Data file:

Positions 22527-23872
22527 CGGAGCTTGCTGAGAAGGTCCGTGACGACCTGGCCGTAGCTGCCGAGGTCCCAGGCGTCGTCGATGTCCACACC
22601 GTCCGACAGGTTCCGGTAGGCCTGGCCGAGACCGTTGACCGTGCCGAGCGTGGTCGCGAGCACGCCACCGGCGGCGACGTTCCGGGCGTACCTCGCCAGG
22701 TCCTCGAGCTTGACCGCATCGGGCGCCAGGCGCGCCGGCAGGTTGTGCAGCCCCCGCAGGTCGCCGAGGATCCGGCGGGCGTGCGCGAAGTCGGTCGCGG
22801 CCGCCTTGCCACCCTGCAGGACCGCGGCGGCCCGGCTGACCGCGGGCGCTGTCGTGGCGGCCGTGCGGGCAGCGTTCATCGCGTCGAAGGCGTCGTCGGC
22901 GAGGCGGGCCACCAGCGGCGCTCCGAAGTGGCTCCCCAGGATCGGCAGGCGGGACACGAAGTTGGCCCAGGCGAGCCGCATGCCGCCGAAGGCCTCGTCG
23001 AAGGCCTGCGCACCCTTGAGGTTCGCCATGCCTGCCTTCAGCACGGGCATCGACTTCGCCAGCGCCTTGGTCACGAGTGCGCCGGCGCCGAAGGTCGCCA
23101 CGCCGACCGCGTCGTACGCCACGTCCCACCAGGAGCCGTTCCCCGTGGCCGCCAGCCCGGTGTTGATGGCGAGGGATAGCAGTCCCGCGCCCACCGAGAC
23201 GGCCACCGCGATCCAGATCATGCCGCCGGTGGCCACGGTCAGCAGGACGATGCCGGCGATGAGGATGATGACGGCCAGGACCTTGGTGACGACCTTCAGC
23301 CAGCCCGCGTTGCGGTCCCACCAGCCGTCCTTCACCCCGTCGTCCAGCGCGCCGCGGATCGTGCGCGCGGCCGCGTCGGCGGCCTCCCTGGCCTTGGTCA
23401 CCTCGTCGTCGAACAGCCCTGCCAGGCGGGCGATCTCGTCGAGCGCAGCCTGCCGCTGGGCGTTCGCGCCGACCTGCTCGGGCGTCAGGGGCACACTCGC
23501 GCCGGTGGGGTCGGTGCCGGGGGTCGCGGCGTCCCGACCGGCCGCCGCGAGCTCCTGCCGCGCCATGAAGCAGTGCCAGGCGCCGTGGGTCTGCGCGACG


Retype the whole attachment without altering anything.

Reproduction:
Positions 22527-23872
22527 CGGAGCTTGCTGAGAAGGTCCGTGACGACCTGGCCGTAGCTGCCGAGGTCCCAGGCGTCGTCGATGTCCACACC
22601 GTCCGACAGGTTCCGGTAGGCCTGGCCGAGACCGTTGACCGTGCCGAGCGTGGTCGCGAGCACGCCACCGGCGGCGACGTTCCGGGCGTACCTCGCCAGG
22701 TCCTCGAGCTTGACCGCATCGGGCGCCAGGCGCGCCGGCAGGTTGTGCAGCCCCCGCAGGTCGCCGAGGATCCGGCGGGCGTGCGCGAAGTCGGTCGCGG
22801 CCGCCTTGCCACCCTGCAGGACCGCGGCGGCCCGGCTGACCGCGGGCGCTGTCGTGGCGGCCGTGCGGGCAGCGTTCATCGCGTCGAAGGCGTCGTCGGC
22901 GAGGCGGGCCACCAGCGGCGCTCCGAAGTGGCTCCCCAGGATCGGCAGGCGGGACACGAAGTTGGCCCAGGCGAGCCGCATGCCGCCGAAGGCCTCGTCG
23001 AAGGCCTGCGCACCCTTGAGGTTCGCCATGCCTGCCTTCAGCACGGGCATCGACTTCGCCAGCGCCTTGGTCACGAGTGCGCCGGCGCCGAAGGTCGCCA
23101 CGCCGACCGCGTCGTACGCCACGTCCCACCAGGAGCCGTTCCCCGTGGCCGCCAGCCCGGTGTTGATGGCGAGGGATAGCAGTCCCGCGCCCACCGAGAC
23201 GGCCACCGCGATCCAGATCATGCCGCCGGTGGCCACGGTCAGCAGGACGATGCCGGCGATGAGGATGATGACGGCCAGGACCTTGGTGACGACCTTCAGC
23301 CAGCCCGCGTTGCGGTCCCACCAGCCGTCCTTCACCCCGTCGTCCAGCGCGCCGCGGATCGTGCGCGCGGCCGCGTCGGCGGCCTCCCTGGCCTTGGTCA
23401 CCTCGTCGTCGAACAGCCCTGCCAGGCGGGCGATCTCGTCGAGCGCAGCCTGCCGCTGGGCGTTCGCGCCGACCTGCTCGGGCGTCAGGGGCACACTCGC
23501 GCCGGTGGGGTCGGTGCCGGGGGTCGCGGCGTCCCGACCGGCCGCCGCGAGCTCCTGCCGCGCCATGAAGCAGTGCCAGGCGCCGTGGGTCTGCGCGACG